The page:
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Monday, June 8, 2015

Did That Happen To Us?

Singaporeans are not used to violent death. The truth is, we live in a very safe country. Our children are safe. In the U.S.A., little 14 year olds can get shot by the police. In the Middle East, people of any age can get shot by this or that warring faction. In the Amazon forest, crocodiles eat children who frolic in the river. In India, kids are sold for $2 each and worked to death. Tsunamis? We don't get them. Earthquakes? We have very tiny tremors indeed.

So, when I read that 8 children had gone missing on Mt Kota Kinabalu, it did not occur to me that 6 would already be dead. I thought it was a matter of finding them. I thought they had gotten lost and would walk down the mountain soon enough.

Then I saw horrifying pictures on Facebook of children's bodies lying like raggedy dolls on the mountain slope, heads, arms and legs twisted in impossible angles. I saw a dismembered hand. I saw streams of dried blood. There was even a face, plainly exposed to the camera. I am not sharing those photos here and I did not share them on Facebook. If I were a parent whose child is in the photo, it would further break my heart to know people are gawking at my child in death.

The pictures showed the children tethered together to the same safety line. The teachers did everything right. The children's safety was clearly a priority. They were all securely tethered to the safety line.

Then force majeure hit.

Who would have thought an earthquake would hit Mt Kota Kinabalu? Gee... I did not even know it was in an earthquake zone! I could have been there with my kids. I would have tethered them to the safety line myself. This very safety line also prevented the children from rolling out of harm's way.

In those last moments, as rocks rained down upon them, the children must have been terrified. They might have tried to crawl this way and that way but they could not because they were tied together. The Teacher must have been frantic. How to shield all these children? How to do my duty? And then, for a Teacher to see one child after another inexorably crushed by forces that nature had let loose... what must that have felt like? I cannot protect the children entrusted to me!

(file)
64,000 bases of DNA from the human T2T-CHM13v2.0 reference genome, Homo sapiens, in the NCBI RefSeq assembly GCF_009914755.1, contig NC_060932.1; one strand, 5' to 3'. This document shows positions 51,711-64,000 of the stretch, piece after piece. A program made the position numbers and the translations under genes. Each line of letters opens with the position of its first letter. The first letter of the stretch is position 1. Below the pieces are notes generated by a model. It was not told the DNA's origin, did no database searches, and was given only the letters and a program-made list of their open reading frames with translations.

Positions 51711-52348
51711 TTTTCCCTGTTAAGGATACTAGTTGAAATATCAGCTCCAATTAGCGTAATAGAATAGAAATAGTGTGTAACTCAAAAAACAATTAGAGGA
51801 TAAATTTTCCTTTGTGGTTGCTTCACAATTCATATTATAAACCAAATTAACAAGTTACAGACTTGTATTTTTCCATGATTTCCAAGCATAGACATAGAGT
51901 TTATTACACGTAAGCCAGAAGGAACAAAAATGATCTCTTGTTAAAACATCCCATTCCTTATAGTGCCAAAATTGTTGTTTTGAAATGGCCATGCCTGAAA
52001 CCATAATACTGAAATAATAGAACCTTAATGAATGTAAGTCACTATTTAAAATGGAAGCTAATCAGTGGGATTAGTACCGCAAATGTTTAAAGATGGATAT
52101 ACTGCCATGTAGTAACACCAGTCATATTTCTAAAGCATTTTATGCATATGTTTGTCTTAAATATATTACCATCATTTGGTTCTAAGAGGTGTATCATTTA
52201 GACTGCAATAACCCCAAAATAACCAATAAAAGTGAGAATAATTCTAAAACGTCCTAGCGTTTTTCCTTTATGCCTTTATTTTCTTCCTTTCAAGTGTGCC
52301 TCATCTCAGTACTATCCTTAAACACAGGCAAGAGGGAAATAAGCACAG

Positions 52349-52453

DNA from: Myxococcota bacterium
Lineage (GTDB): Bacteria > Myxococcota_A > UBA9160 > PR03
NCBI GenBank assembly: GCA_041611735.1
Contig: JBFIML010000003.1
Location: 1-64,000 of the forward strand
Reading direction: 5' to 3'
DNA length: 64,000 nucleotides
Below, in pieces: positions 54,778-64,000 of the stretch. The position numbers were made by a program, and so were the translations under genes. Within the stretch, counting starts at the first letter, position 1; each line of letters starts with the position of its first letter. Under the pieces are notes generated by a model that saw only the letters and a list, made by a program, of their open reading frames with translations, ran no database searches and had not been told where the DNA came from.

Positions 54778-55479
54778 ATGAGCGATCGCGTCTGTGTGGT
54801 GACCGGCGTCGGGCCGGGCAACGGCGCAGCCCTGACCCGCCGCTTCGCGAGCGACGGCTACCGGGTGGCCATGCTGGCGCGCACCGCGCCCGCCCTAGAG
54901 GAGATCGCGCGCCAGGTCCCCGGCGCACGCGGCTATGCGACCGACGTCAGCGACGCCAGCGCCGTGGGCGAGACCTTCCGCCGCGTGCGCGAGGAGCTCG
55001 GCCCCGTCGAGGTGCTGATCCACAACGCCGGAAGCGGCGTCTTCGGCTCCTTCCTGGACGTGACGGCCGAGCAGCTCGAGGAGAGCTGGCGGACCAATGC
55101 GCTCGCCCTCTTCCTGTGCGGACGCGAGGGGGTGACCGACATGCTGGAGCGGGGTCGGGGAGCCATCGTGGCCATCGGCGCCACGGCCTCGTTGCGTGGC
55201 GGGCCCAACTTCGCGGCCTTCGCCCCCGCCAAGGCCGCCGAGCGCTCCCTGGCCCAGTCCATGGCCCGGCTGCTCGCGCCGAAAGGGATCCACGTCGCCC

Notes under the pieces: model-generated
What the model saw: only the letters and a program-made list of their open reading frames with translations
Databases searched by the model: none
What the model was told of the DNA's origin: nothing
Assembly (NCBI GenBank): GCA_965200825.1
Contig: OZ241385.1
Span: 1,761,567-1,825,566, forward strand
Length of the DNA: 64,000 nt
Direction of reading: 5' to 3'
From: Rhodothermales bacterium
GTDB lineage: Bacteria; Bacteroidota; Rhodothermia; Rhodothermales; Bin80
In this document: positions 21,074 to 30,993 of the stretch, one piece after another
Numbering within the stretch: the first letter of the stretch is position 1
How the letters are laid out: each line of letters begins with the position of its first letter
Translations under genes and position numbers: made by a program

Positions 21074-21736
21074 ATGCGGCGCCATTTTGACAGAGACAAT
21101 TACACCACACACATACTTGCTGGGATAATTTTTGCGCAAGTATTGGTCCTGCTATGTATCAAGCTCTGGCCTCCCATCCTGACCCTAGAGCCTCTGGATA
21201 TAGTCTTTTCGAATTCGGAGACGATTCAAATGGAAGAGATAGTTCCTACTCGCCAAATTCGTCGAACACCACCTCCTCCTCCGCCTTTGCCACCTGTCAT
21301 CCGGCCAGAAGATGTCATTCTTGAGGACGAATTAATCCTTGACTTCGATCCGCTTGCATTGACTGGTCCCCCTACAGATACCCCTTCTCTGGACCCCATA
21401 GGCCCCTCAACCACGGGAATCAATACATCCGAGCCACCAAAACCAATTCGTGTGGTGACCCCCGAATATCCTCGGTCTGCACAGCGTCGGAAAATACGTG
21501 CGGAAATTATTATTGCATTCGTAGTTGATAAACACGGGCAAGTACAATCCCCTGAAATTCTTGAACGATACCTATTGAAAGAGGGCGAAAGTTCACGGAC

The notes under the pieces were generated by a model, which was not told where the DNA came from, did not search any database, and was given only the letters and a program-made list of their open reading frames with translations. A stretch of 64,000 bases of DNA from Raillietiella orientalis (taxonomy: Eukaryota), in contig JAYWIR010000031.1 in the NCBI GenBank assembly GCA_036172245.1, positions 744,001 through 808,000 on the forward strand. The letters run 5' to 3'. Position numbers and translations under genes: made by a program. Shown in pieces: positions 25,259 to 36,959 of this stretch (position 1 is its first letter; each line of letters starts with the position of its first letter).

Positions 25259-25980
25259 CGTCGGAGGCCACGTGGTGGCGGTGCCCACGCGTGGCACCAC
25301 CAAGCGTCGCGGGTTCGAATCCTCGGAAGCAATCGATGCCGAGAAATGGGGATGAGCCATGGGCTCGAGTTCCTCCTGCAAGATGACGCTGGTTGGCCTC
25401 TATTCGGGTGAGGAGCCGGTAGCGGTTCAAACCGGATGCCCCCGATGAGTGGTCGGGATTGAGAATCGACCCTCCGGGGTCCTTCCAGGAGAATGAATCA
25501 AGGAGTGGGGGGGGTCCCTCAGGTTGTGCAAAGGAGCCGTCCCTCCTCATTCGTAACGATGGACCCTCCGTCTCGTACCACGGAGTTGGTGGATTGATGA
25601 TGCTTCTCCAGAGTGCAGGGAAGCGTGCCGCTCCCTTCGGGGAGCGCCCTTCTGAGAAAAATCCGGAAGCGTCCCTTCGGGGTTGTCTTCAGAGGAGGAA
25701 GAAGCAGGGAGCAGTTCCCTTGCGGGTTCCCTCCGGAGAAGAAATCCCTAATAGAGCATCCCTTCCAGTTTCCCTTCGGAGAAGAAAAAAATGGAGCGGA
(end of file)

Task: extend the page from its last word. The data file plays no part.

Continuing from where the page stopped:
Such children's deaths don't happen to Singaporeans! They just don't! In reality though, it did... and today we mourn as a nation, for our own.

I think the schools set themselves a tall order when they organise overseas trips for primary school children. The stress on the teachers is immense. The children are still very dependent on adult supervision. In hotels at night, the little ones cry for their parents. In P3, my son was still trying ways and means to spend the night in my bed, between his Father and I. For little ones, Teachers have to double up as nursemaids, security guards, feeders, cleaners... It is a tall order, you know.

I travel often with my kids. Even up to P6, I stressed about their safety... and I only have 2 of them. I used to have a sensor out for Little Boy, intervening in a timely manner to ensure that he did not do anything to put himself in danger. In Primary 3, on our overseas trip, my son tried to climb over the wall to the neighbouring cottage to get his ball back. There was a huge black dog with very sharp teeth living there. On the same trip, he tried to go up to the edge of a very deep well. On both occasions, I got him by his ear and pulled him back to safety.

Schools do overseas trips for little P3s! I shudder at the stress levels of the poor teachers. You know, teachers should have a right to refuse such assignments. It is asking too much of them. Furthermore, the younger the child, the more specialised attention is required for the children to learn anything. I used to hunch over Little Boy, explaining things quietly to him so that he could learn something.

Hence, large groups of tiny ones traipsing overseas simply means a lot of stress for teachers but little learning for the children.

See related post - HERE.

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